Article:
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Blood curses involving horses definitely work

Daenerys might be the Mhysa and mother of dragons, but thanks to a dodgy vengeful midwife and a dead horse, we’re told she won’t ever have her own biological kids (which poses the question of what happens further down the line should she be the one to end up on the Iron Throne. With no biological heir, are they going to have to start this whole thing again from the top?).

Exacting revenge for Dothraki violence, maegi Mirri Maz Duur used blood magic to curse Dany and Khal Drogo’s unborn son, who was prophesied to be the Stallion that Mounts the World. (Though seeing as he had wings, the prophesy should more properly have foretold his arrival as the Seagull that Flaps at the World. Or dragon. Let’s go with dragon.)

Smoking kills

Self-explanatory, really.

Magic gave Dany mystical Kevlar

Which is why she’s known as Daenerys the Unburnt, not Daenerys that pile of charred bones next to the recycling. Targaryens, as GRRM himself has settled, are not immune to fire. It was magic that meant that Dany didn’t burn her hands when handling her dragon eggs and it was definitely magic that meant only her clothes, and not her hair and eyebrows were burnt off when they hatched. Showrunner magic.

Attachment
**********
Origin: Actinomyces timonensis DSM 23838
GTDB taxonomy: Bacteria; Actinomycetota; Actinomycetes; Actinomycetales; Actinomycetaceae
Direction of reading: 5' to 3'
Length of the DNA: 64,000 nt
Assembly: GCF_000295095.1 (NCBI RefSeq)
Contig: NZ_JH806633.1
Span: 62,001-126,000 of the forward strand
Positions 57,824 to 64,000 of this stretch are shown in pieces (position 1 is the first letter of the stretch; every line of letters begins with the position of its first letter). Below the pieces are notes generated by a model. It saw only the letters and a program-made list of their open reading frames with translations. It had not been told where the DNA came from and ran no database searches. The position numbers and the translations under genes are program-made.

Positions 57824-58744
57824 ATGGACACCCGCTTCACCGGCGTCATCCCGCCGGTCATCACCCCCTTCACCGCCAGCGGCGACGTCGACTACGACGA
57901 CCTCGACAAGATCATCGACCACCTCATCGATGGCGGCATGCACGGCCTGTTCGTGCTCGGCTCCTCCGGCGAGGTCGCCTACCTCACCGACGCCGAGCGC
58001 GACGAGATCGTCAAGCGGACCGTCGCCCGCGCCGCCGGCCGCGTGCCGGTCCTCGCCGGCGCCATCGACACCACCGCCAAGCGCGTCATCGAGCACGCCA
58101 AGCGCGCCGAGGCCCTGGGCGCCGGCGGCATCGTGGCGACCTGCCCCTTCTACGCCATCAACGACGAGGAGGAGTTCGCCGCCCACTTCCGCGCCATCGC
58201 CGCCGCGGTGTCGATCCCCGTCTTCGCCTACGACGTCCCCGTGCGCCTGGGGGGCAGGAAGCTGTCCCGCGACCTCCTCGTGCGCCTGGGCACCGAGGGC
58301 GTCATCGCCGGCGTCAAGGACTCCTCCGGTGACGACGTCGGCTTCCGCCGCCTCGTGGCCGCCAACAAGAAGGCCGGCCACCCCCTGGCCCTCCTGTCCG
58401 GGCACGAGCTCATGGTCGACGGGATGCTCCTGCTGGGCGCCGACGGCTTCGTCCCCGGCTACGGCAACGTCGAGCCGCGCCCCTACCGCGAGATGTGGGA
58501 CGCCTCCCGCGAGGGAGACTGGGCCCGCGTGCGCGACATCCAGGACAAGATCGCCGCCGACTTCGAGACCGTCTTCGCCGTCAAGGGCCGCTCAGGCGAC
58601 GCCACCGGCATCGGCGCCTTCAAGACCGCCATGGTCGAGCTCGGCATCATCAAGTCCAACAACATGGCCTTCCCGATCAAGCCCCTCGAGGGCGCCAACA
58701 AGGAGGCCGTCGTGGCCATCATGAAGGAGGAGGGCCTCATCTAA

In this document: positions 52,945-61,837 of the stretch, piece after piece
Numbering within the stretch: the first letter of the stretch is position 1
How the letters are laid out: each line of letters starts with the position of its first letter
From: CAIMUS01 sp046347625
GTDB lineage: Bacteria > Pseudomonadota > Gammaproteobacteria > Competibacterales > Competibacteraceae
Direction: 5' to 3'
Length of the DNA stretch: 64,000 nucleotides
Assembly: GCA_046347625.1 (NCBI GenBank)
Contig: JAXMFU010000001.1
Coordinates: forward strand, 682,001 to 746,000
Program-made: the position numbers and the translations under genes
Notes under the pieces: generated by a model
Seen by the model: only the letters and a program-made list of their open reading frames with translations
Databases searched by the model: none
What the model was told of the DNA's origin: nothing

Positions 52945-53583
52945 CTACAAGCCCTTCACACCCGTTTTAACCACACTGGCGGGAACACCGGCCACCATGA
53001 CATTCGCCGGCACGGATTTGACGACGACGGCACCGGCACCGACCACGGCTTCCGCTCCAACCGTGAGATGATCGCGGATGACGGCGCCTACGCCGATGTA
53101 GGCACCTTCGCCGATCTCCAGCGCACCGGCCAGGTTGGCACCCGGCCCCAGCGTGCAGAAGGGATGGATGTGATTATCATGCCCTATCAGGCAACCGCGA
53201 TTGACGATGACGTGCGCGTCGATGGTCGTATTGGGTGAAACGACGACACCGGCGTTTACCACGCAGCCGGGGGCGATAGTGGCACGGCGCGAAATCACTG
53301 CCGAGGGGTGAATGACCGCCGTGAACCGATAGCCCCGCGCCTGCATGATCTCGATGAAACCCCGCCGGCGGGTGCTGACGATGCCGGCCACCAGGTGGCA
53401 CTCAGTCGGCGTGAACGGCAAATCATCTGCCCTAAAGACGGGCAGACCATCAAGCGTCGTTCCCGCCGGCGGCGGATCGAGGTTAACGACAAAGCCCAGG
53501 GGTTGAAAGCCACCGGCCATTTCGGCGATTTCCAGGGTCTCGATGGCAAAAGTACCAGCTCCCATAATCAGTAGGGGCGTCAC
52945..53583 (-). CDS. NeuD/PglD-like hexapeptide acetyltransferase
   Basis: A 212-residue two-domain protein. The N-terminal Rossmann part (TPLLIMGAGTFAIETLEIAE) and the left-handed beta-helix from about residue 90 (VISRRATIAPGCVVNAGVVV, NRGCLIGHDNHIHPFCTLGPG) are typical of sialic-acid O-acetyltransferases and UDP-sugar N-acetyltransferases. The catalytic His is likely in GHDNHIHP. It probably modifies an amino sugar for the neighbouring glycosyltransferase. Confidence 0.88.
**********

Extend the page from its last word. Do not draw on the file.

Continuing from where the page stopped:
Dragons are magic signal boosters

Over two hundred years ago in the Seven Kingdoms, the last dragon died out, and with it went nearly all the magic. The relative lack of magic around in the intervening years is why most people in Westeros are so sniffy about it, as if trials by combat and enormous novelty pies make them the height of sophistication.

When Dany hatched her dragons though, the world got a magical boost. The warlocks of Qarth’s House of the Undying started being able to pull rabbits out of hats and unlink metal circles again. Maggy the Frog was able to predict twice the number of infant deaths. Melisandre’s mystical boob job was yanked north an inch or two. Probably.

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read more: Game of Thrones Season 8 – Everything We Know

But if the dragons are responsible for the magic, then where did the magic come from to hatch the dragons? Simply put, what came first, the magic or the (dragon) egg?